Led Zeppelin - Led Zeppelin - Review
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critics' view

With its intriguing and now iconic artwork, Led Zeppelin’s self-titled debut album must have made an arresting sight for any patchouli-doused flower child sifting through record store racks back in January 1969. The Summer of Love was over, Altamont was just a few months away and the times they were a-changin’. Zeppelin may have been a product of the 60s, but their often bombastic style signposted a new decade and the arrival of a new breed of rock bands.

Fortunately for Zeppelin, their first effort was every bit as dramatic, dynamic and compelling as the sleeve which bound it. Recorded at London’s Olympic Studios during October 1968, it showcased an ambitious and inventive fusion of blues and rock which paved the way for virtually every big-riffing outfit of the 70s. It wasn’t heavy metal, but it sure was heavy.

Although still finding their feet and searching for a collective identity, the band were clearly brimming with confidence; so much so, in fact, that they funded these recording sessions themselves. The resulting lack of corporate meddling meant complete artistic freedom which, in turn, allowed founding guitarist Jimmy Page to pursue the clear and certain vision he had for his new band.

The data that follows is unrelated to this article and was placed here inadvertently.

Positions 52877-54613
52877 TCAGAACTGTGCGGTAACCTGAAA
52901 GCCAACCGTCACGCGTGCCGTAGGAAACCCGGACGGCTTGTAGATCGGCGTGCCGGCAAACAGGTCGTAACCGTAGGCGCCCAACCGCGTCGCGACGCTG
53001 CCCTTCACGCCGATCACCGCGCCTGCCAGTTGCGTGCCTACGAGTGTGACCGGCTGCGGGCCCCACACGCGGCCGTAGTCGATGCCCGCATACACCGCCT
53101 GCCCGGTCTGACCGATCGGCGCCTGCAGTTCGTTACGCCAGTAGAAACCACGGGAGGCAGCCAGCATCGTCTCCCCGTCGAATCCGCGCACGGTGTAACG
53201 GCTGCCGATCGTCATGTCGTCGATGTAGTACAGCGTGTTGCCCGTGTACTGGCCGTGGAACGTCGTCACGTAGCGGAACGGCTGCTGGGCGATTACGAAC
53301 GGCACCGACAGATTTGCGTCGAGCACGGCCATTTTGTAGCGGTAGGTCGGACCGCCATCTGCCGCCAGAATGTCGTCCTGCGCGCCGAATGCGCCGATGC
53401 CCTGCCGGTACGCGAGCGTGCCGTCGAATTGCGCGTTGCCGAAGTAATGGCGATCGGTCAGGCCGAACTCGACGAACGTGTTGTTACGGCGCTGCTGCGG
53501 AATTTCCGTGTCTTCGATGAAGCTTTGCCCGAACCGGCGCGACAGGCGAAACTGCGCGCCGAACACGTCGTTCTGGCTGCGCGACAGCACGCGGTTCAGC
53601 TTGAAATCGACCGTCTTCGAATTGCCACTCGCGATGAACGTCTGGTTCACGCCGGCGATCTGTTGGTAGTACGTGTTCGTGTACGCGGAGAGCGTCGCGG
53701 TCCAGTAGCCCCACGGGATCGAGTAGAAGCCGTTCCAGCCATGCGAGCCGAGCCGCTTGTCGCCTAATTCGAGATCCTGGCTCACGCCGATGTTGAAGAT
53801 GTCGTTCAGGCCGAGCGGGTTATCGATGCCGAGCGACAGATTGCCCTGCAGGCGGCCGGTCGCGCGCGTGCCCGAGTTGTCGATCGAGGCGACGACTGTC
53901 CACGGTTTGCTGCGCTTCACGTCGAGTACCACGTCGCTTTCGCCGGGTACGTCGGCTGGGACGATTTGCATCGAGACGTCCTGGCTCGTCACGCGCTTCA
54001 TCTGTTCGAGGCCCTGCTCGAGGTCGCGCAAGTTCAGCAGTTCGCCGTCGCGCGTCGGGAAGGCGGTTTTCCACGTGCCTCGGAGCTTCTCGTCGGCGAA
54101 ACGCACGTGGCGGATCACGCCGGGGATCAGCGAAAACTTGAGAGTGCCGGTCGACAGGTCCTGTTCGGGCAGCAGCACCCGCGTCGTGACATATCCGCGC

The group were certainly well-rehearsed upon entering the studio. From the rhythmic stomp of Good Times Bad Times to bludgeoning coda How Many More Times, this is the sound of a super-tight unit ploughing through a set they’d already performed on stage countless times. Even the arrangements mirrored those worked out on the road.

Alongside a clutch of stellar originals, the album highlights the band’s ability to bend cover versions to their own ends; even passionate renditions of Willie Dixon’s You Shook Me and I Can't Quit You Baby pale alongside a masterful reinvention of Anne Bredon’s Babe I'm Gonna Leave You. The centrepiece, however, is 100% Zep: the smouldering, sinister Dazed and Confused. A platform for Page’s famous violin bow histrionics, it remains one of the band’s signature songs.

Compositionally, Zeppelin would go on to achieve greater things, but the performances here simply cannot be faulted. Darkly orchestrated by Page, vocalist Robert Plant, drummer John Bonham and bassist/keyboardist John Paul Jones play their hearts out, expressing an eternal synergy unheard of in rock before and, some say, since.

Greg Moffitt
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The BBC's album reviews ended in 2013, although the pages are archived for retrospective reading.
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